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President Clinton and Boris Yeltsin. Courtesy National Archives.
ABH Travel Tip
If you've never been there, or it's been awhile since you've taken a trip to Washington, D.C., the nation's capitol is a treat for anyone interested in the USA and its history. From the spectacular museums of the Smithsonian, to the recent addition of the Holocaust museum and the Newseum, too, there's so much to see and do. One of the best new attractions is the World War II Memorial. It will make you wonder what took them so long and just why there was any controversy about adding this museum to the space between the Washington Memorial and the Lincoln Memorial.
President Bush with Gulf War troops. Courtesy National Archives. Right: New York Stock Exchange in 1921 by Irving Underhill, Courtesy Library of Congress.
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1991 - Detail
January 12, 1991 - U.S. Congress passes a resolution authorizing the use of force to liberate Kuwait. Operation Desert Storm begins four days later with air strikes against Iraq. Iraq responds by sending eight Scud missiles into Israel.
Iraq had been on the State Sponsors of Terrorism list since December 29, 1979, so it was no surprise to the United States when Iraq continued its aggression in the region after the Iraq Iran War. Relations between the two nations had been a mixture of tug and pull, supporting it with munitions against Iran while realizing, even when they were taken off the Terror list, that Iraq was no friendly ally in the region. Heavily in debt after the Iran-Iraq war ended, Iraq refused to pay (mostly to Saudi Arabia and Kuwait) and reestablished its long claim to Kuwaiti territory. As part of the Ottoman Empire, Iraq thought the Basra region was theirs and did not agree to the 1922 partition that the United Kingdom had drawn for them as their protectorate. As oil prices dipped, Saddam Hussein, the Iraqi leader, blamed Kuwait in part for overproduction, use of the Rumaila fields, and threatened military action.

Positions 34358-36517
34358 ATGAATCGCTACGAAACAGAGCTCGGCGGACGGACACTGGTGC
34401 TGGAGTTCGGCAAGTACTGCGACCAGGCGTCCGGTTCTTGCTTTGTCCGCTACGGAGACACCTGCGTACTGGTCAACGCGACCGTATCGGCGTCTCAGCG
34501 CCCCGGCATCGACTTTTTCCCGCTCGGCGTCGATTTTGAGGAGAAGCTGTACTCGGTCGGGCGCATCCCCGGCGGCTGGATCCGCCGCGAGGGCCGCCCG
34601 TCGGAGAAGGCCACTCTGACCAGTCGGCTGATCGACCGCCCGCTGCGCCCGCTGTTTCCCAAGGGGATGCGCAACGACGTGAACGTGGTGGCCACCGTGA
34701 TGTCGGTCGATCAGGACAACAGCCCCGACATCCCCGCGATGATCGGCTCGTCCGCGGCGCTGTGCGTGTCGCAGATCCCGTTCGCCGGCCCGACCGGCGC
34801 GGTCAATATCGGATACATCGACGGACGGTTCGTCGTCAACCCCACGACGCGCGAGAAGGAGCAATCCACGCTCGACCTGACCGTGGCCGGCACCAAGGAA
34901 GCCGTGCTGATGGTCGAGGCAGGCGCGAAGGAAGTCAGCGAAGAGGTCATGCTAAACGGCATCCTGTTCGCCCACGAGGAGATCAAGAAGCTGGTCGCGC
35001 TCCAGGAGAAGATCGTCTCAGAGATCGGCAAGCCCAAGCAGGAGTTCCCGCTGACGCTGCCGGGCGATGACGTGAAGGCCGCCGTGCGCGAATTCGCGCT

Negotiations were scheduled with Iraq demanding $10 billion from Kuwait. When Kuwait offered $9 billion, Saddam Hussein refused the concession, and ordered a military airstrike against Kuwait City on August 2, 1990. It was not going to be a fair fight; estimates of Iraqi military forces in 1988 indicated over 1.5 million troops and 484 planes. Kuwait had 16,000 troops and 80 planes. Within twelve hours, Iraq controlled the majority of Kuwait and the royal family had fled.
Immediate condemnation at the United Nations Security Council occured on August 2 with passage of Resolution 660; the Arab League followed with their own four days later. Economic sanctions and a naval blockade followed. Hussein wanted to tie any withdrawal from Kuwaiti territory to other problems in the Middle East. The United States refused to negotiate anything until Iraq removed its troops from Kuwait. On November 29, 1990, the United Nations passed Resolution 678, stating that Iraq had until January 15, 1991, to leave or face possible military action. A coaltion of thirty-four nations was formed to take that action.
Operation Desert Storm
On January 16, 1991, a large airstrike commenced against Iraq, lasting forty-two days. With over one hundred thousand airstrikes launched from Saudi Arabia and battleships in the Persian Gulf, coalition forces led by the United States destroyed the Iraqi Air Force, command and control structures, then military targets. Iraq responded by sending Scud missiles into Israel, causing casualties and destruction, attacked the Saudi Arabian city of Khafji, and continued to defend their positions.
Ground forces to liberate Kuwait entered the nation on February 24, 1991, with British and American troops leading the way. Over one hundred and fifty thousand coalition troops, with fifteen hundred tanks headed toward Kuwait City. By February 27, Saddam Hussein ordered his troops to leave Kuwait and the destruction of seven hundred and thirty-seven oil wells along the way. On February 24, coalition forces also crossed the Iraq-Kuwaiti border, pursuing Iraqi troops and moving to within one hundred fifty miles of Baghdad by February 28. A ceasefire was declared, coalition troops moved back to the border, and the liberation of Kuwait declared by President George H.W. Bush.
U.S. House Resolution Pursuant to U.N. Security Council Resolution 678
HJ 77 CPH, 102d CONGRESS, 1st Session, H. J. RES. 77
To authorize the use of United States Armed Forces pursuant to United Nations Security Council Resolution 678.
IN THE HOUSE OF REPRESENTATIVES, January 12, 1991